Antigone- Both Eteocles and Polyneices are dead. The former gets a proper burial but the latter is considered a traitor by Creon and is refused a burial. Antigone tries to convince her sister to help her defy Creon’s edict and bury the body. Ismene agrees with her sister’s views but cannot muster up the courage to act and remains passive. Antigone is now completely on her own but still as steadfastly dedicated to her cause and gives her brother the burial he deserves. Creon and Antigone resemble each other in that they are both headstrong and unflinchingly devoted to their principles. After all they have the same blood coursing through their veins. She is imprisoned and sentenced to be buried alive but the Chorus, Teiresias and Creon’s son Haemon who is Antigone’s fiancé, plead with Creon to release her. He eventually has a change of heart but it is too late. Antigone has hanged herself and her heartbroken fiancé follows her in death which results in his mother Eurydice taking her life too, leaving Creon bereft and defeated. The ending though heartbreaking is befitting of a Greek tragedy. What else could we expect for the entire accursed bloodline of Oedipus?
Antigone is my favorite play of the trilogy for two reasons. Firstly, it raises questions that are still relevant today in depicting the conflict between the individual and the state. She commits an act of civil disobedience in defying the edict of the King, analogous to the clash between authoritarianism and democracy we encounter in current times. The second reason I liked the play is that it is way ahead of its time in its feminist undertones. In refusing to kowtow to the wishes of an unjust man, Antigone rejects the traditional role of women. Ancient Greece was a patriarchal society where women were considered inferior and not consulted in matters of law or politics. Antigone stands up against tyranny in support of her moral obligations. No doubt her act is motivated by her filial love and loyalty to the men of the family, but by refusing to let herself be dominated by a man, she challenges the gender power dynamic. Interestingly, the play is named after her and not after Creon, the King.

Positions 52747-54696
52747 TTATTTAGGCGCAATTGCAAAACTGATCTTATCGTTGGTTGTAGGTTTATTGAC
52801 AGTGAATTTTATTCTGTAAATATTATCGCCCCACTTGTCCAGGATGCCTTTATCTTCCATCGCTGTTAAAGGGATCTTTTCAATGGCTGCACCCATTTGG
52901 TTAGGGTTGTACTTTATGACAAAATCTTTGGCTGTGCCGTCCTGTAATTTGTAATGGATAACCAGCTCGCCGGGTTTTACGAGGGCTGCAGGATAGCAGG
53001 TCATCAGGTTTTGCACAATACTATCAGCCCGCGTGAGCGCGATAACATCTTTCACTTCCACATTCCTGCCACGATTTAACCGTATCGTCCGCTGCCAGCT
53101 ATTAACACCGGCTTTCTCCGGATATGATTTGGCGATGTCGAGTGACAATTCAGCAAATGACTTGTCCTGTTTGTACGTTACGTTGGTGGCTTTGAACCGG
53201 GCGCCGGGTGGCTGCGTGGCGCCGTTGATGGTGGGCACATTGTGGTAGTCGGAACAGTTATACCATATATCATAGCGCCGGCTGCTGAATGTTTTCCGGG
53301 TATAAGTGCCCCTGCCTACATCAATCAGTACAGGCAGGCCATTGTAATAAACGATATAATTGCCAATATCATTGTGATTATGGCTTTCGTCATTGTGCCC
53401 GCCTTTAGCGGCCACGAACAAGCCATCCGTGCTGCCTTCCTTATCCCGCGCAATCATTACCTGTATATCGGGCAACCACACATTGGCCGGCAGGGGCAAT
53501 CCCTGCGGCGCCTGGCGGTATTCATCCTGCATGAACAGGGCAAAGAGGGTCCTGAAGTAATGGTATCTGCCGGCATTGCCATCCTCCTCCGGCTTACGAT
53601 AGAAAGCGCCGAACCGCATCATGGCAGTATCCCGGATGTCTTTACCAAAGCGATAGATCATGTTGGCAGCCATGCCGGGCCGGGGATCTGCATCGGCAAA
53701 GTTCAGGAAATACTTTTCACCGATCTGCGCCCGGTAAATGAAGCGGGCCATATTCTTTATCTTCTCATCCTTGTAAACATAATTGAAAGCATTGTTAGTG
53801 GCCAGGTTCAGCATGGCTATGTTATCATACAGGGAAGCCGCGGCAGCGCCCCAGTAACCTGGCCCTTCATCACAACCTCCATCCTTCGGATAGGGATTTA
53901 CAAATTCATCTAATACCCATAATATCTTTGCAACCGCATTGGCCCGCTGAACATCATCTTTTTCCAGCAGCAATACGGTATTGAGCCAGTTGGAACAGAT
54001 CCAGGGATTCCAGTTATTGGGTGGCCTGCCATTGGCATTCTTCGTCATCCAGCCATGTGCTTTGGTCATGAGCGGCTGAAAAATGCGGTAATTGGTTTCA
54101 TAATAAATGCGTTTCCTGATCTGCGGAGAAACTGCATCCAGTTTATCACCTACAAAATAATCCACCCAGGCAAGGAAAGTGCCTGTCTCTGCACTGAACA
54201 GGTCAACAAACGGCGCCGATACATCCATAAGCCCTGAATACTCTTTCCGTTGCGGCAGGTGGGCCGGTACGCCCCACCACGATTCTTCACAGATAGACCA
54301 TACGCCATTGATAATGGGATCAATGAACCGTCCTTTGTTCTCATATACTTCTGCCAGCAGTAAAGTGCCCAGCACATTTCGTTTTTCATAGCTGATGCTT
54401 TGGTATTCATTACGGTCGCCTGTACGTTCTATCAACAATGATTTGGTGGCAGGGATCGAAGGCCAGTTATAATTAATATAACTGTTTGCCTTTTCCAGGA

The main theme underlying all three plays is that of destiny and how we have to succumb to its inexorable ways. Even if you attempt to avoid the prophecies, your actions end up causing them to come about and they become what we refer to as self-fulfilling prophecies. So then we have to ask ourselves if everything is preordained, can we be fully responsible for our actions? And what is even the point of life and living if you pay a heavy price for exercising your free will?
I think the purpose of the plays was to emphasize that life is full of suffering and grief over which we have no control and all we can do is to cope with the cards dealt to us. You cannot control your fate but you can control how you respond to it. The plays were performed at the spring festival In Dionysus and were intended to be cathartic – to be a collective experience of shared grief which fostered compassion in the audience and enabled the release of their own emotions from the safe distance of their seats. The effect is the same on modern readers. The plays enhance our understanding of the human condition and of human nature and evoke the quality of empathy.
If ever we have a bad day, all we have to do is to think about poor ill-fated Oedipus and thank our stars!